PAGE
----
VanderKodde v. Mary Jane M. Elliott, P.C.
Defendants bought consumer debts. Collection proceedings in Michigan state court suit resulted in a judgment against each plaintiff. The defendants employed Michigan’s simplified post-judgment garnishment procedure. None of the debtors timely objected. The rate of post-judgment interest “is calculated on the entire amount of the money judgment, including attorney fees and other costs,” using a complex formula. The Michigan Department of Treasury’s website lists every judgment interest rate calculated using this method. During the 11-year period at issue, it reached a peak of 4.033% and a valley of 0.687%. The plaintiffs’ debts were, instead, subjected to a rate of 13%, the maximum interest rate allowed for a judgment “rendered on a written instrument evidencing indebtedness with a specified [or variable] interest rate” although the underlying default judgments specify that they are “not based on a note or other written evidence of indebtedness,” and none of the judgments include any supporting written instrument.The plaintiffs alleged that using the 13% rate was improper and filed a federal suit under the Fair Debt Collection Practices Act, 15 U.S.C. 1692, and the Michigan Collection Practices Act. The Sixth Circuit reversed the dismissal of the debtors’ suit. The suit “is not the rare one" subject to the Rooker-Feldman doctrine, under which federal courts are prohibited from reviewing appeals of state-court decisions. The plaintiffs' injuries stemmed from the defendant’s conduct, not the state-court judgment. View "VanderKodde v. Mary Jane M. Elliott, P.C." on Justia Law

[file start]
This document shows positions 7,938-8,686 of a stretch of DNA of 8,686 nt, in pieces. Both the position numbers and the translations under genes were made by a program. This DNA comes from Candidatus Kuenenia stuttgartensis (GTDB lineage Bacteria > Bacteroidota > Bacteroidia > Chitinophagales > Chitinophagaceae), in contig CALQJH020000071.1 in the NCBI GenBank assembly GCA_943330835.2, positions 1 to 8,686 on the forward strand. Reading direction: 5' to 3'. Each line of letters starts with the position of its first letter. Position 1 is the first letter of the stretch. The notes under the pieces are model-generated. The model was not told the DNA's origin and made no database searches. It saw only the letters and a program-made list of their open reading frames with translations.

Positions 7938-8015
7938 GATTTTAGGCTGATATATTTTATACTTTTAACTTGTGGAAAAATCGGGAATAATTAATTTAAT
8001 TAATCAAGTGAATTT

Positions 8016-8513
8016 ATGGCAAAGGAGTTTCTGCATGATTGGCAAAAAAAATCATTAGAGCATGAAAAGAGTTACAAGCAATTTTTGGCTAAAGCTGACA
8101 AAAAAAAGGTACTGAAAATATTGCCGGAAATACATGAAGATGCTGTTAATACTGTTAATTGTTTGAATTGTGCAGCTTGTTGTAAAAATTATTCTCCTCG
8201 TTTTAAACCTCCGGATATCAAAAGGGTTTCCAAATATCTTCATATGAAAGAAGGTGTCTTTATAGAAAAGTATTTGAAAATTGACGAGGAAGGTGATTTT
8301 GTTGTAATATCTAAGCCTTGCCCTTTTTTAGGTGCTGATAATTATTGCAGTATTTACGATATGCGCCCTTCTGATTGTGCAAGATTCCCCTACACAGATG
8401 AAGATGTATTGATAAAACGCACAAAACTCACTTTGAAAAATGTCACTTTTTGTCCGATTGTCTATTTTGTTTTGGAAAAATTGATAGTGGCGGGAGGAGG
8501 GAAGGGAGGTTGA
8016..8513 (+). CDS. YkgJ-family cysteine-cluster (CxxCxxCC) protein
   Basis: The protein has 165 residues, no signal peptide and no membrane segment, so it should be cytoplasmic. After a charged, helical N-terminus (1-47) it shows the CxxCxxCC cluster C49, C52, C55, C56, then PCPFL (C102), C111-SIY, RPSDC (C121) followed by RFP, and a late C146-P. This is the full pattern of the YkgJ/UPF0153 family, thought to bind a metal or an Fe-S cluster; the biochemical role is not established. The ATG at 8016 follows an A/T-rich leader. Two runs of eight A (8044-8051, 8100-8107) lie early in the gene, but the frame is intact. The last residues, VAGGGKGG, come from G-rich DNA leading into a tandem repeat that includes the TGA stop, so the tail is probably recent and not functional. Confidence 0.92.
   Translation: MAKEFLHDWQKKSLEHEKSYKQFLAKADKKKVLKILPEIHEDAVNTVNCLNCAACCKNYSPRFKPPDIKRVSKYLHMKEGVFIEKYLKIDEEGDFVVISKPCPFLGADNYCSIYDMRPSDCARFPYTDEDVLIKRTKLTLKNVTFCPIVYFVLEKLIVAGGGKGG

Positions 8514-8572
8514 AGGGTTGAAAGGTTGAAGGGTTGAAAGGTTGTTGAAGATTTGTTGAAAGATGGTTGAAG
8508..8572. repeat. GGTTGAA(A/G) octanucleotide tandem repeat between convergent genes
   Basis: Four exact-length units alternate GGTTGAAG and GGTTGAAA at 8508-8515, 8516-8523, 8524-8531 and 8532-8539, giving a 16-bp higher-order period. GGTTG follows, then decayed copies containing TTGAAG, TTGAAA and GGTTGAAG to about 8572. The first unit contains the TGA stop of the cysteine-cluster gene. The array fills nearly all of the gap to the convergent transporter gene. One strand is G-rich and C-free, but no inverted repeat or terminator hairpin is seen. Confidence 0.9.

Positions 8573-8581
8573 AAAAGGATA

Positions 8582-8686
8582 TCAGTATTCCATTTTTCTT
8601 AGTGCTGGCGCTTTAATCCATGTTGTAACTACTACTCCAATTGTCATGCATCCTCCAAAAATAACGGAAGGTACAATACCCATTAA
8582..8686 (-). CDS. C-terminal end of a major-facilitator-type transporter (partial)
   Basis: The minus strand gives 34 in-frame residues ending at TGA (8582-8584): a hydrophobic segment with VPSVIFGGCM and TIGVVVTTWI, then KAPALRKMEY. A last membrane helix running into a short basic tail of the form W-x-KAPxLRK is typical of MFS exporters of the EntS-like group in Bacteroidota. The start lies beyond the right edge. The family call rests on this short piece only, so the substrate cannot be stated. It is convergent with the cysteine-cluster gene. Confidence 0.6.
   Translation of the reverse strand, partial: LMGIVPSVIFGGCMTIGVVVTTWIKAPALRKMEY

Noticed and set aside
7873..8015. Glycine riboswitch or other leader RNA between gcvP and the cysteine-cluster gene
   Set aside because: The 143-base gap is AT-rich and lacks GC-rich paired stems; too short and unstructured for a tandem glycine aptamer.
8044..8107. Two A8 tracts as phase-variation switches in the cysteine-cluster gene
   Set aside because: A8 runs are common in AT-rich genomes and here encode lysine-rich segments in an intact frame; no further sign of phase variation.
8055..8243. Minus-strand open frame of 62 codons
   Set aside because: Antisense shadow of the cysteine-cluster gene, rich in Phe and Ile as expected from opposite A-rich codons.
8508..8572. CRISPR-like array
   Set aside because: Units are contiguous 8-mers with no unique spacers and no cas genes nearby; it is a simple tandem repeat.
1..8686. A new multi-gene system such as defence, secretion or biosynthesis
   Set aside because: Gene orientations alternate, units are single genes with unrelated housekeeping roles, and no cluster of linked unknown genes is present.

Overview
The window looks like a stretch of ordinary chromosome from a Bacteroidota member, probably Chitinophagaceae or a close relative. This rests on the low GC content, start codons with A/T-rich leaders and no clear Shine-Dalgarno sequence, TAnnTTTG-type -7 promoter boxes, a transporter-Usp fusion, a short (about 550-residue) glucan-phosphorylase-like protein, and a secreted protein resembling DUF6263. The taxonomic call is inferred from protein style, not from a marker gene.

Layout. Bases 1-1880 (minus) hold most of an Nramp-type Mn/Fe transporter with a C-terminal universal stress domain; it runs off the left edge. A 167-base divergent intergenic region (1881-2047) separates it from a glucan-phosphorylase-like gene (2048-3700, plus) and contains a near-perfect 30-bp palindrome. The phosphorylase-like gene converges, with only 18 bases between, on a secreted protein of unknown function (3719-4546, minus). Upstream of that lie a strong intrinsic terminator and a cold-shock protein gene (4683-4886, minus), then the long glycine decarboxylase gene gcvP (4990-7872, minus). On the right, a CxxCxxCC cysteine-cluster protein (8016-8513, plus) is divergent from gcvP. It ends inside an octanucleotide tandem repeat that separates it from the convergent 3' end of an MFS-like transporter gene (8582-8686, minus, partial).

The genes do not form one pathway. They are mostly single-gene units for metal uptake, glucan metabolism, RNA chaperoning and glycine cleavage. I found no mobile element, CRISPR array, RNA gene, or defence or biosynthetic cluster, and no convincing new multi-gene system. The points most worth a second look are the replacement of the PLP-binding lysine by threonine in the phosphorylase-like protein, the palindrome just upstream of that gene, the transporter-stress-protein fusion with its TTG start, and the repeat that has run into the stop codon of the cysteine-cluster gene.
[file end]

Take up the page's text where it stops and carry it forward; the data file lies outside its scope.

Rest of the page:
Van Hoven v. Buckles & Buckles, P.L.C.
Van Hoven, a Michigan attorney, defaulted on a credit card debt. The Buckles law firm, collecting the debt, won a state court lawsuit. Van Hoven did not pay. Buckles filed four requests for writs of garnishment. Van Hoven says those requests violated the Michigan Court Rules by including the costs of the request ($15 filing fee) in the amount due and, in later requests, adding the costs of prior failed garnishments. Van Hoven filed a class-action lawsuit under the Fair Debt Collection Practices Act, which prohibits debt collectors from making false statements in their dunning demands, 15 U.S.C. 1692e. Years later, after “Stalingrad litigation” tactics, discovery sanctions, and professional misconduct allegations, Van Hoven won. The court awarded 168 class members $3,662 in damages. Van Hoven’s attorneys won $186,680 in attorney’s fees.The Sixth Circuit vacated. When Buckles asked for all total costs, including those of any garnishment request to date, it did not make a “false, deceptive, or misleading representation.” It was a reasonable request at the time and likely reflected the best interpretation of the Michigan Rules. The court remanded for determinations of whether Buckles made “bona fide” mistakes of fact in including certain costs of prior failed garnishments and whether its procedure for preventing such mistakes suffices. In some instances, Buckles included the costs of garnishments that failed because the garnishee did not hold any property subject to garnishment or was not the debtor’s employer. View "Van Hoven v. Buckles & Buckles, P.L.C." on Justia Law